Walk It Out
Hitting the weight rack might define the picture of health, but that doesn't mean you have to clear your schedule and devote hours to the gym. A study published in The American Journal of Clinical Nutrition found that adding a 20-minute brisk walk to your daily routine can improve longevity and overall health. So instead of confining yourself to the cafeteria during your lunch break, go for a quick walk outdoors—you'll burn some calories, enjoy some sun, and get your daily dose of depression-fighting vitamin D. Sounds like a no-brainer to us!
Remember the days when you scribbled "dear diary" in pink gel ink and followed the salutation with an extensive recap of an encounter with your high school crush? Well, your old writing hobby shouldn't be a thing left in the past. It turns out that journaling can actually help you improve your health and lose weight. A study in the American Journal of Preventive Medicine found that among 1,700 individuals, those who journaled daily lost double the weight compared to those who abstained.
What's more, a study in the Journal of the Academy of Nutrition and Dietetics reviewed 439 women and discovered that those who kept a food journal lost about 13 percent of their starting body weight compared to the 8 percent of those who didn't jot it down. Take just 20 minutes out of your day to document what you ate and how you felt after every meal—you'll become more aware of your daily eating habits and discover where there's room for improvement.
Arrange a Fancy Fruit Bowl
You know that decorative bowl that your grandma gave you ages ago? Instead of keeping it hidden behind your collection of pots and pans, let the bowl have its big break. Stack an assortment of colorful oranges, pears, apples, and bananas and keep it on display on your kitchen table in plain sight. Swap that jar of wafer cookies for the fruit bowl and you'll be way more likely to grab a healthy snack before heading out.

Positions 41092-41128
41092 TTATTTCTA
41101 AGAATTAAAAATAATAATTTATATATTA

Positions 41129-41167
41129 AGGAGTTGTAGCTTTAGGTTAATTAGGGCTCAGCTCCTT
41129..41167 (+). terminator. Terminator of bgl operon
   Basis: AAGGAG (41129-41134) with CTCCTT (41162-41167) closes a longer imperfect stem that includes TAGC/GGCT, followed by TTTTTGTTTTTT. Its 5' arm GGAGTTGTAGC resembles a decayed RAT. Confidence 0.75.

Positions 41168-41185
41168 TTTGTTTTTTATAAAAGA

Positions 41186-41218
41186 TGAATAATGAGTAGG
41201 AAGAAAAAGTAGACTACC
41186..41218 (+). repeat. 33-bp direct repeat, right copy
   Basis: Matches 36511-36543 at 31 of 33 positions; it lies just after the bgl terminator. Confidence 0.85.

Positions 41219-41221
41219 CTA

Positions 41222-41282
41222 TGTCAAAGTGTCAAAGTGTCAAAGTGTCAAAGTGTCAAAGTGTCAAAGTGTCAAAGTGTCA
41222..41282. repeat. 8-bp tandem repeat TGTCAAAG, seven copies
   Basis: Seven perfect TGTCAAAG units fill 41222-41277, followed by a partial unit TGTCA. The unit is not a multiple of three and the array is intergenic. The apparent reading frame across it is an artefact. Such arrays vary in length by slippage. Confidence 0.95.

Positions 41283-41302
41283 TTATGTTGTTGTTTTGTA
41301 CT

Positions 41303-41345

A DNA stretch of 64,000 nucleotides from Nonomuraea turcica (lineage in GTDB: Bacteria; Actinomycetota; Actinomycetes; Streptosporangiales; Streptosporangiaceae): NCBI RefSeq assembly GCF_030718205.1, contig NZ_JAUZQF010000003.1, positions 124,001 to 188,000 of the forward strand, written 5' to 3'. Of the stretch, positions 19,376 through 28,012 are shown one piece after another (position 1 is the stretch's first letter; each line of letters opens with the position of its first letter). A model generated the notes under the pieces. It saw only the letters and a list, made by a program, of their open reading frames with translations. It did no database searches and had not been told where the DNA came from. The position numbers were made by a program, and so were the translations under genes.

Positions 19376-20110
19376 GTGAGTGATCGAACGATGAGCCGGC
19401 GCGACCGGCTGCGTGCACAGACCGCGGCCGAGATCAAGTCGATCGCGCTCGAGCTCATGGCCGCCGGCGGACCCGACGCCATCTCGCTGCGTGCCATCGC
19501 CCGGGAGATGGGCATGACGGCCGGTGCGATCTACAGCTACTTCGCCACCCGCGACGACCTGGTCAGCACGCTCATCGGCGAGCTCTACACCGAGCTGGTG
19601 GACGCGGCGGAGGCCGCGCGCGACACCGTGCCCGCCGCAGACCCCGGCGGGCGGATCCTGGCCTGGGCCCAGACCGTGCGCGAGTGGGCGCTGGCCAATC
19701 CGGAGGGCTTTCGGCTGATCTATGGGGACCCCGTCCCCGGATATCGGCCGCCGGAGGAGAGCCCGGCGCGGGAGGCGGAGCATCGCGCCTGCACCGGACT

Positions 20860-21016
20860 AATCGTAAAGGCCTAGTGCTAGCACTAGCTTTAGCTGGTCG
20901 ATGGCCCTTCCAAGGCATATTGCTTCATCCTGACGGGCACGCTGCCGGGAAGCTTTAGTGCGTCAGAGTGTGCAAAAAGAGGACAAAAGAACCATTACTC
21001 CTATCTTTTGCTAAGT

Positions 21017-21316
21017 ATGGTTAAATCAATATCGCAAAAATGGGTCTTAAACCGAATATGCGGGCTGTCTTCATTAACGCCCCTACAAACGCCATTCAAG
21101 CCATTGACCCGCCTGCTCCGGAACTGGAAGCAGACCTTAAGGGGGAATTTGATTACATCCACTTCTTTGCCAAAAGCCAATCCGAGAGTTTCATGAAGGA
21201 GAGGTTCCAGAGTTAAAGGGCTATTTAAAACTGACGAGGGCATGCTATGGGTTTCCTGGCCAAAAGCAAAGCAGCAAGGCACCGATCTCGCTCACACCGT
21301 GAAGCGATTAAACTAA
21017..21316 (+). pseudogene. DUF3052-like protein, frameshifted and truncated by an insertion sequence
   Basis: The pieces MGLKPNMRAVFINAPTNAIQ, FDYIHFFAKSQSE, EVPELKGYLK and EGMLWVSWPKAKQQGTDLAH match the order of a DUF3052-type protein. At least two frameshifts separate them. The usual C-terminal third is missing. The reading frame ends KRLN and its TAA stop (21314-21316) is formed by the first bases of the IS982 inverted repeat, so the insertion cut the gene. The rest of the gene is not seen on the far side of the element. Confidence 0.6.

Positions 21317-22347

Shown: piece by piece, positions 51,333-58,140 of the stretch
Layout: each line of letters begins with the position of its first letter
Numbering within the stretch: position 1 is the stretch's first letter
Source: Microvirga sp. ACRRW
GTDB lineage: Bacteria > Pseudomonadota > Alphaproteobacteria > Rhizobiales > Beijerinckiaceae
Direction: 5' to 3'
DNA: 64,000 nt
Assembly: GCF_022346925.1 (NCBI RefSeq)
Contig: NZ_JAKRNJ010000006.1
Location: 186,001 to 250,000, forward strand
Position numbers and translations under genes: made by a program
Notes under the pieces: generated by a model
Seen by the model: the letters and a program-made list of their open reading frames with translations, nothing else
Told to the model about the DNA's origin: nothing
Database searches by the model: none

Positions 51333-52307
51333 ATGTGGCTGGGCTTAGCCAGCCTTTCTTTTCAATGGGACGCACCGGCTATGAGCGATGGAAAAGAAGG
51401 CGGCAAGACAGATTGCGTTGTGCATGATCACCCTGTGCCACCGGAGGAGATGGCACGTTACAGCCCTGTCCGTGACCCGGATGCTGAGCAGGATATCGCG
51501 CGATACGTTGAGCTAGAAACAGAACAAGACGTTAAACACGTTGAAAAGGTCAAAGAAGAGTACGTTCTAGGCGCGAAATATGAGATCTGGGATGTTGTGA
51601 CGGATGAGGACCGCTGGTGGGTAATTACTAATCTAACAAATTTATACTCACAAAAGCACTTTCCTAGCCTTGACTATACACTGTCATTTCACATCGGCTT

Look Up Restaurant Menus
Before RSVPing to that birthday dinner and texting "yes" in all caps in response to a brunch invite, make sure to spend a few minutes reviewing the restaurant's menu. If you take the time to decide what you'll order before you sit down to a meal, you'll maximize your chances of making a more informed decision and order healthily.
Another pro tip: Volunteer to order first! If you wait for the waiter to make his round around the table and take everyone else's orders first, you're more likely to rethink your healthy decision and succumb to choosing the cheat-meal-worthy dish your buddies ordered. This is just one of the 35 Tips to Eat Healthy at Restaurants.
Don't underestimate the power of your mind when it comes to giving your well-being a much-needed makeover. "Science shows that stress can trigger cravings for less healthy foods, as well as set your body up to store more fat. So, meditation, yoga, and taking time to do things you like to do are great healthy-weight strategies," Annie Kay, MS, RDN, Lead Nutritionist at Kripalu Center for Yoga & Health tells us in 32 Ways to Lose Weight Faster. Plus, meditation may be effective in treating high blood pressure, symptoms of irritable bowel syndrome, anxiety and depression, and insomnia, according to the National Center for Complementary and Integrative Health.
Slather on Hyaluronic Acid